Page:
I made a fleeting appearance on BBC Scotland last night. I was invited to comment on the government’s claim that it is only the supposedly broad shoulders of the UK that have permitted such things as the furlough scheme.
I made it clear that I disagree. In a clip of low Skype quality I made the point that if independent, with its own currency and own central bank, Scotland could have done exactly what the UK has done on furlough, if it had wanted to.
In the process of making this point it’s worth noting that I not only disagreed with the government in London, but also disagreed with the preferred SNP leadership position. Indeed, in an unbroadcast part of the recording I said Nicola Sturgeon was wrong when she said yesterday that the UK’s borrowing would have to be repaid by taxpayers.
That’s wrong because £300 billion of the UK’s expected deficit this year is QE and there is no need or obligation to repay that. Indeed, it would be folly to do so.
And it’s wrong because the rest of the so-called borrowing is actually the result of people wanting to save with the government when it makes absolute sense for them to do so even if the real interest rate on their savings is negative, as it would also be in an independent Scotland. And we’ve never seen these balances saved with the government fall in any serious way over time, meaning it also makes no sense to start forcing their repayment now.
Nicola Sturgeon got that part of her commentary wrong in that case and I strongly suggest she needs to get it right.
But I also contradicted her line on the currency post-independence as well. The SNP hierarchy want Scotland to pursue ‘sterlingisation’ post independence. That would mean Scotland would use the existing pound. And this would be an outright disaster.
Scotland could not, in that case, borrow in its own currency.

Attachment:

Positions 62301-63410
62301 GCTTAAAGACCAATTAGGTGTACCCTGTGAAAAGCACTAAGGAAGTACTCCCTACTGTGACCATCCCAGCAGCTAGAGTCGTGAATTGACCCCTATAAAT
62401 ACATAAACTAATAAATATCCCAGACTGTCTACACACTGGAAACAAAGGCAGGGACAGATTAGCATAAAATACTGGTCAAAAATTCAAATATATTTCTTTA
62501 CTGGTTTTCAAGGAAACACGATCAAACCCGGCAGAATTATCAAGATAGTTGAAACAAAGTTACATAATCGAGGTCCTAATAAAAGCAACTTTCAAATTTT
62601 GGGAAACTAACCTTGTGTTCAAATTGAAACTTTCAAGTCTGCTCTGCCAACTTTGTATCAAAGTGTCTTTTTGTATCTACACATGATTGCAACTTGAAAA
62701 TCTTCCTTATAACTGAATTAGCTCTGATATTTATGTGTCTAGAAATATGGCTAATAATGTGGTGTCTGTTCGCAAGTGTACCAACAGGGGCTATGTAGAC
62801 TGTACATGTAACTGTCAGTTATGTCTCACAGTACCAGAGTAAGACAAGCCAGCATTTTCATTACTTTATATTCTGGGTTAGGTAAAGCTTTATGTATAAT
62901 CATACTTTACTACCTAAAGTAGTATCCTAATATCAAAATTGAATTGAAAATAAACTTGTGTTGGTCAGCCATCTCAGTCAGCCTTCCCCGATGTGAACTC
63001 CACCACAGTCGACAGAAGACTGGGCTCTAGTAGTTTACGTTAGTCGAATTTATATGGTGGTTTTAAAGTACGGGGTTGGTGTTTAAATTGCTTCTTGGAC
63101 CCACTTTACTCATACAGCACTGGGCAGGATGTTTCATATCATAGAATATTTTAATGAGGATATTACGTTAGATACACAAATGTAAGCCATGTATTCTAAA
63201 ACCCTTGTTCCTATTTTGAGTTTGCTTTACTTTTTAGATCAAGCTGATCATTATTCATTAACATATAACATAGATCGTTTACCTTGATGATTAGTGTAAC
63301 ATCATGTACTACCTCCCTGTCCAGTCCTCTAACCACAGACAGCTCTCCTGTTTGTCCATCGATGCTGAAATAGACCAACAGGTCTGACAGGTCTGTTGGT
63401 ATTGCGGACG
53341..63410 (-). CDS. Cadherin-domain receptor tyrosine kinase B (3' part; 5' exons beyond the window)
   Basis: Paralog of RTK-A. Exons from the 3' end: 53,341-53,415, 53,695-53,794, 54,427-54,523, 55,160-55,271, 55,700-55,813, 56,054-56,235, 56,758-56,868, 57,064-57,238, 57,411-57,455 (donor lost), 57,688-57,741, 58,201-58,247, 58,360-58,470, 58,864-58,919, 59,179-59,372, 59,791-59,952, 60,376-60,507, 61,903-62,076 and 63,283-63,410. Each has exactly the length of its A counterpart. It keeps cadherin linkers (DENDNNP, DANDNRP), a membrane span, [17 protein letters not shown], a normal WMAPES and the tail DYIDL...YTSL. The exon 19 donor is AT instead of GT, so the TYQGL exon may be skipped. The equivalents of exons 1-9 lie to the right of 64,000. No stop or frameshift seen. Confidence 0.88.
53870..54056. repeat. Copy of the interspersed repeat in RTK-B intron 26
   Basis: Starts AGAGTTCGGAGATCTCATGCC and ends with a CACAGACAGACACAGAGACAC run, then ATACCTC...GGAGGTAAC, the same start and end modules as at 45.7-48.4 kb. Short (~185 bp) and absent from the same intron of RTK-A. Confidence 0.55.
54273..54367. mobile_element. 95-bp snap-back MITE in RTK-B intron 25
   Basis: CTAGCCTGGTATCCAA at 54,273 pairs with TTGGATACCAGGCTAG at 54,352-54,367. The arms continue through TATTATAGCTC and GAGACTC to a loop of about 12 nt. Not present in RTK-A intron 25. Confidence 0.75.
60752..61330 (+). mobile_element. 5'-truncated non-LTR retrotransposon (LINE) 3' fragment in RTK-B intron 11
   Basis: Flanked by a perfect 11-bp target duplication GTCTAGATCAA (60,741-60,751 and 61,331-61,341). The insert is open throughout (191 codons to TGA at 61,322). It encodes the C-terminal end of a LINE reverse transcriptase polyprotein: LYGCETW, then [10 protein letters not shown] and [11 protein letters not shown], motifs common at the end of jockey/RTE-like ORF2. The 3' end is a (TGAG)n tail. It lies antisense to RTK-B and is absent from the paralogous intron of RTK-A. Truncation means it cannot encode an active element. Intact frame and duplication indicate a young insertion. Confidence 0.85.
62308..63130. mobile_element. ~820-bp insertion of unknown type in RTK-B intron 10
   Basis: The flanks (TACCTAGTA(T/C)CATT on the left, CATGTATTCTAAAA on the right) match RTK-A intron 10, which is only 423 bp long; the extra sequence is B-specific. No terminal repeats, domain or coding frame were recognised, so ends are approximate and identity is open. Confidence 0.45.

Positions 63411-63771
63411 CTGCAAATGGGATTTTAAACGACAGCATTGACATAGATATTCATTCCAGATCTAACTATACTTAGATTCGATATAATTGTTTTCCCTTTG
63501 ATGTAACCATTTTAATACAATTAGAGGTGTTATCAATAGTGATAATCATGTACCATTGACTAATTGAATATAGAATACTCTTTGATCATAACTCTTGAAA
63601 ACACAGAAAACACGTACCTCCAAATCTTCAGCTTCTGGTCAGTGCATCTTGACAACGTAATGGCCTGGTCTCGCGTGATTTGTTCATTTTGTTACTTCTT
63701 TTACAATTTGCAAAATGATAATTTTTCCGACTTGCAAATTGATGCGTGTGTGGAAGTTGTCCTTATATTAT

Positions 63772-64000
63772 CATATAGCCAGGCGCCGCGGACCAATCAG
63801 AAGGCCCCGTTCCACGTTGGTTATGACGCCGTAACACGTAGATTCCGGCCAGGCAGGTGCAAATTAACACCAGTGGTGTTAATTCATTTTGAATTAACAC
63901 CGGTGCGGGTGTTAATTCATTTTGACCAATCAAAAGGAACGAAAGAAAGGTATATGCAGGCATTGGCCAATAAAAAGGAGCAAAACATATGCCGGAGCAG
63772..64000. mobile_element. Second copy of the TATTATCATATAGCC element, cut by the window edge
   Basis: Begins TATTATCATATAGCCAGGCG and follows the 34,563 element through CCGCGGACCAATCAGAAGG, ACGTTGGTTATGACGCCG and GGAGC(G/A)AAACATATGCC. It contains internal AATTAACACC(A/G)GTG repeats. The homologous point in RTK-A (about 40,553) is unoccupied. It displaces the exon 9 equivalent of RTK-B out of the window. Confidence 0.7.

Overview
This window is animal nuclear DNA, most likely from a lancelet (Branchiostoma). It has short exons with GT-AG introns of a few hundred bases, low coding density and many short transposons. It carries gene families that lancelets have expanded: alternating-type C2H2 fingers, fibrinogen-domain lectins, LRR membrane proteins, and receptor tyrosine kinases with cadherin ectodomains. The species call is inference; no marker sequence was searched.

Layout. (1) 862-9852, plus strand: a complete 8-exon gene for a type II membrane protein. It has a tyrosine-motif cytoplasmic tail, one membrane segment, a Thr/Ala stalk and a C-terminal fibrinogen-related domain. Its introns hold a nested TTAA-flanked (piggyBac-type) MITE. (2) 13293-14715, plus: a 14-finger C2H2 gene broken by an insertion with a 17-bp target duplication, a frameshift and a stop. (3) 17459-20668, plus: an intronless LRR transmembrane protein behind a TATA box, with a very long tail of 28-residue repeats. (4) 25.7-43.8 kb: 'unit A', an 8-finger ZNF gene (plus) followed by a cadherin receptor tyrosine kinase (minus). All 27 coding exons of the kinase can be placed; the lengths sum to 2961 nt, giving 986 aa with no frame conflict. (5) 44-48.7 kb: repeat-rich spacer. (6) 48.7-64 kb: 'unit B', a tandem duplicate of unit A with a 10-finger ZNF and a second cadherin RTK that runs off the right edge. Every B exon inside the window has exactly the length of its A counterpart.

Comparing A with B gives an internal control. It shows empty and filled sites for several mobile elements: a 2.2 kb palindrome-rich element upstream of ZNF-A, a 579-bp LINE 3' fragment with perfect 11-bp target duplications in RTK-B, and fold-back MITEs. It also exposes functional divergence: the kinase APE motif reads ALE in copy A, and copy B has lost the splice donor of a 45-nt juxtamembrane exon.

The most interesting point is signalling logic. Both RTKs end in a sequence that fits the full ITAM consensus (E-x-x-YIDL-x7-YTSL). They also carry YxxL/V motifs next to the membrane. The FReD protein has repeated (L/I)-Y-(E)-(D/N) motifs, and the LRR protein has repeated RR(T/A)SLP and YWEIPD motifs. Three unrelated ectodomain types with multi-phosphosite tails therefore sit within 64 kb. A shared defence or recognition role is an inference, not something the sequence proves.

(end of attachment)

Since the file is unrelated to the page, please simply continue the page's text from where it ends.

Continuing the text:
It could not set its own interest rates.
It could not do quantitative easing.
It could not have done furlough then.
And its debt would be subject wholly to the whim of foreign financial markets, and you can be sure that those in London would do their best to undermine it.
Scotland would with sterlingisation not, in fact, really be independent at all. Being independent is about a country being free to make its own decisions. And with sterlingisation Scotland would not be free to do that. In fact, it might be considerably more constrained than it is now.
And the supposed objective of sterlingisation makes no sense at all either. It is claimed to be required whilst Scotland builds up its foreign exchange reserves. But you can’t do that when you are already trading in a foreign currency, which the pound would then be. You can only do that by creating your own currency. And the very fact of creating that currency would, in fact, create those reserves as people bought the Scottish pound by translating existing sterling balances into Scottish pound ones, which they would voluntarily do.
There is an alternative, of course. Dr Tim Rideout had a resolution passed by SNP conference last year to require a rapid transition to a Scottish currency post independence. His plan is appropriate, and justified. That’s why the SNP membership took note of it and passed his resolution.
If Scotland is to be truly independent it must have its own currency.
If it wants to be able to act as a strong government should Scotland must have its own currency.
And if Scotland wants to be rid of the influence of London sterling has to be consigned to Scottish history.
But most of all, Scotland has to be able to protect its own people in the future and it can only do that if it has a Scottish currency.
It is time for the SNP to believe in Scotland and its ability to govern itself. And it can only do that when the SNP declares itself in favour of the Scottish pound.
To beat the Tories and austerity this has to be done. And it’s best done soon so that people get used to it.